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DOPING SCANDAL

CYCLING

Spanish court wrong to destroy blood: IOC

The International Olympic Committee on Wednesday deplored a ruling by a Spanish court that bags of blood seized in a doping case be destroyed, preventing further probes into what has been described as the world's biggest doping network.

Spanish court wrong to destroy blood: IOC
Spanish doctor Eufemiano Fuentes leaves the Altavista Medical Center where he worked in Las Palmas, on December 15th 2010. Photo: Desiree Martin/AFP

Over 200 bags of blood were seized from Eufemiano Fuentes, a sports doctor sentenced on Tuesday to a year in prison for performing blood transfusions on top cyclists, often combined with banned substances.

Judge Julia Patricia Santamaria ordered the bags of blood and plasma to be destroyed once any appeals have been settled in a case known as Operation Puerto.

"It is unfortunate that the evidence used in this proceeding is not now being made available to anti-doping organizations to further the fight against doping," the International Olympic Committee (IOC) said in a statement

On Tuesday the Olympic body said there was "no place for doping in sport".

"We unreservedly condemn the actions of anyone involved in providing athletes with an unfair advantage through doping."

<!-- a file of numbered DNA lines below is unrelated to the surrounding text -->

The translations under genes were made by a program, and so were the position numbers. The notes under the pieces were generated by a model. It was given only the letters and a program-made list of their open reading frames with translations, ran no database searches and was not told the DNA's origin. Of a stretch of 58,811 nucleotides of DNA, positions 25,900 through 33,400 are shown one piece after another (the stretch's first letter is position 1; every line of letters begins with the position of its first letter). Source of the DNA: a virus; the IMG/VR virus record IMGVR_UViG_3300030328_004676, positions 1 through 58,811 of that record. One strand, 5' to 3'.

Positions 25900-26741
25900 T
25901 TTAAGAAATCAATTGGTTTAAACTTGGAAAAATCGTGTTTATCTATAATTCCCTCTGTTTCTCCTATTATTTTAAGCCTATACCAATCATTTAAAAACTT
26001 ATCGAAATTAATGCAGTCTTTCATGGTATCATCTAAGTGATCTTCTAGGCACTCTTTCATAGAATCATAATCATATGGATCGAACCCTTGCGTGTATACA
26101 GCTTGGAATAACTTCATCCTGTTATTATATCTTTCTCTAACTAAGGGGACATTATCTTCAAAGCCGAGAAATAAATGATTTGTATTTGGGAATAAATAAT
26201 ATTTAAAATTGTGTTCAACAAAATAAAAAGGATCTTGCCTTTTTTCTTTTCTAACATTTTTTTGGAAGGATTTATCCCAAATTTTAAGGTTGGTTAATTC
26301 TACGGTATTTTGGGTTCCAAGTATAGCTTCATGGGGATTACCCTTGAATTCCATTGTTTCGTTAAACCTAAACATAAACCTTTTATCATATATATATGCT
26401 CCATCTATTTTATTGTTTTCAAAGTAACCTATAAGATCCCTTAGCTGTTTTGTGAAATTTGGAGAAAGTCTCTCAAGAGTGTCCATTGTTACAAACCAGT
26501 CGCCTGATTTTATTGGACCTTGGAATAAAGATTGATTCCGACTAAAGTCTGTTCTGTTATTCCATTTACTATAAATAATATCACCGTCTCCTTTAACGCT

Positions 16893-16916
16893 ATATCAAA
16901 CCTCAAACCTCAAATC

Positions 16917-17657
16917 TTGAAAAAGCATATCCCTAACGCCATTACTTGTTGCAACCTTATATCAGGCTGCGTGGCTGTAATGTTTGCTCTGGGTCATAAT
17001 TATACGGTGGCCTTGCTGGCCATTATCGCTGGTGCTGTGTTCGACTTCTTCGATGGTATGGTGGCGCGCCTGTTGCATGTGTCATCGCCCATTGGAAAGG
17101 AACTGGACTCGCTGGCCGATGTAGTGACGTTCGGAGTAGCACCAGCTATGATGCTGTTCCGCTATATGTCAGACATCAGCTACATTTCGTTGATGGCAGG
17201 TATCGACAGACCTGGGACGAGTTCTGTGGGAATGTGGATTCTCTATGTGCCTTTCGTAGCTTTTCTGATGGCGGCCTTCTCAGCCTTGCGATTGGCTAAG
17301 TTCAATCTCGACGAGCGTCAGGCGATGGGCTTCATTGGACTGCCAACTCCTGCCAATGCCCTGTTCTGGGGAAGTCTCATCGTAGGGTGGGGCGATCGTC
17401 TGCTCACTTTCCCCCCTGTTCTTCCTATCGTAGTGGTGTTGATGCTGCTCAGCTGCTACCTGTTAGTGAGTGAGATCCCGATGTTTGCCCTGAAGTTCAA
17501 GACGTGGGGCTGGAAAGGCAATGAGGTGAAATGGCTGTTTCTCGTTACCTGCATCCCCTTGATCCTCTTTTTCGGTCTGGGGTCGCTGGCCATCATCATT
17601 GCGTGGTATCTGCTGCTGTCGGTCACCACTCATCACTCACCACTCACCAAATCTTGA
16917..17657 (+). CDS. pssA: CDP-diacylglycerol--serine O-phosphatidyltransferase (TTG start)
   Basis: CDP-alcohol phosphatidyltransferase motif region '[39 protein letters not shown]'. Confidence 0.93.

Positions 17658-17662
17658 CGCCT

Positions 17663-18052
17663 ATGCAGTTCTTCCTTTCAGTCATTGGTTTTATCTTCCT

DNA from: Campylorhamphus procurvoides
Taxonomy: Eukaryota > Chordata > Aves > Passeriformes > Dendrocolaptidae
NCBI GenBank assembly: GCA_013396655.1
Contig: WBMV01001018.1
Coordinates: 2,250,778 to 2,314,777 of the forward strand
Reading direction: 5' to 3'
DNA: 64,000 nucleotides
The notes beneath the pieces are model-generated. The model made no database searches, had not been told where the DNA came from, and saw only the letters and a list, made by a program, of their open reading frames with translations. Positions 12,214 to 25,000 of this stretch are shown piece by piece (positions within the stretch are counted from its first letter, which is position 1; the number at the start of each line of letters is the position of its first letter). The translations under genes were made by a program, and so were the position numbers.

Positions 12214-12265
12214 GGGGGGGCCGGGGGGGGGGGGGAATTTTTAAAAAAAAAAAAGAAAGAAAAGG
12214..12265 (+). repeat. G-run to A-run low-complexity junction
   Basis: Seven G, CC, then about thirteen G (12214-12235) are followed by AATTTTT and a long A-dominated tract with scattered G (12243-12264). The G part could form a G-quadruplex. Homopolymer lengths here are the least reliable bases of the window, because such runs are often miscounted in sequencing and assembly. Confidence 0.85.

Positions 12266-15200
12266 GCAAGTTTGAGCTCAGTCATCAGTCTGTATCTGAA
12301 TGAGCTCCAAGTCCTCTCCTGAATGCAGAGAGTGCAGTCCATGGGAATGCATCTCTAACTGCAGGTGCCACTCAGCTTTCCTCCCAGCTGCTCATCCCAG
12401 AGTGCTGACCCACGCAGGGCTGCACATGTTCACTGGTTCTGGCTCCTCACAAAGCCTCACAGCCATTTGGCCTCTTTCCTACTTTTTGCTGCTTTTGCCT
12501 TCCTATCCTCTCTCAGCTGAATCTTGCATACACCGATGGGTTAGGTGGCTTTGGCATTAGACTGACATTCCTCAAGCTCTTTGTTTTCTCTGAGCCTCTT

The IOC said that while it was constantly fighting the scourge of performance-enhancing substances — which has brought down top athletes like cyclist Lance Armstrong — the Spanish case had shown the importance of cooperation from "a large range of stakeholders including public authorities."

"We understand, however, that the Spanish government is moving to approve anti-doping legislation in parliament that would bring Spain in line with the principles of the World Anti-Doping Code and the UNESCO Convention against doping in sport and we express hope that this will lead to greater cooperation with anti-doping organizations in the future."

Spain's State Anti-Doping Agency said it would appeal the ruling that the blood bags be destroyed and regretted that a new anti-doping law pending in parliament had not been in force at the time.

A lawyer representing the International Cycling Union governing body described the operation as "the biggest doping network the world has ever seen".

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CYCLING

VIDEO: Why you may struggle to buy a bike in Europe in 2021

Demand for bicycles has soared in Europe during the coronavirus pandemic, but conversely the global supply is at record low levels, with consumers having to wait months or over a year for their bike of choice.

VIDEO: Why you may struggle to buy a bike in Europe in 2021
Photo: Stocksnap/Pixabay

Bikes are projected to outsell cars in Europe by two to one by 2030.   

But 2021 will not be an easy year to buy a bike in many European countries, especially if you have a particular model in mind. 

Firstly, there's been a huge surge in demand for bikes during the pandemic, as Europeans looked for ways to stay fit and move around more freely without having to worry about being exposed to Covid-19 on public transport.

On the flip side, bike production in China, which supplies almost the entire global market, has practically ground to a halt.

The same can be said for bicycle accessories and components, which are either not being produced in Chinese factories currently or held up for months in ports in Asia due to the reduction of capacity in shipping.

 

In this short report, video producer Alex Dunham explores the issue of Europe's bike shortage in 2021.

 

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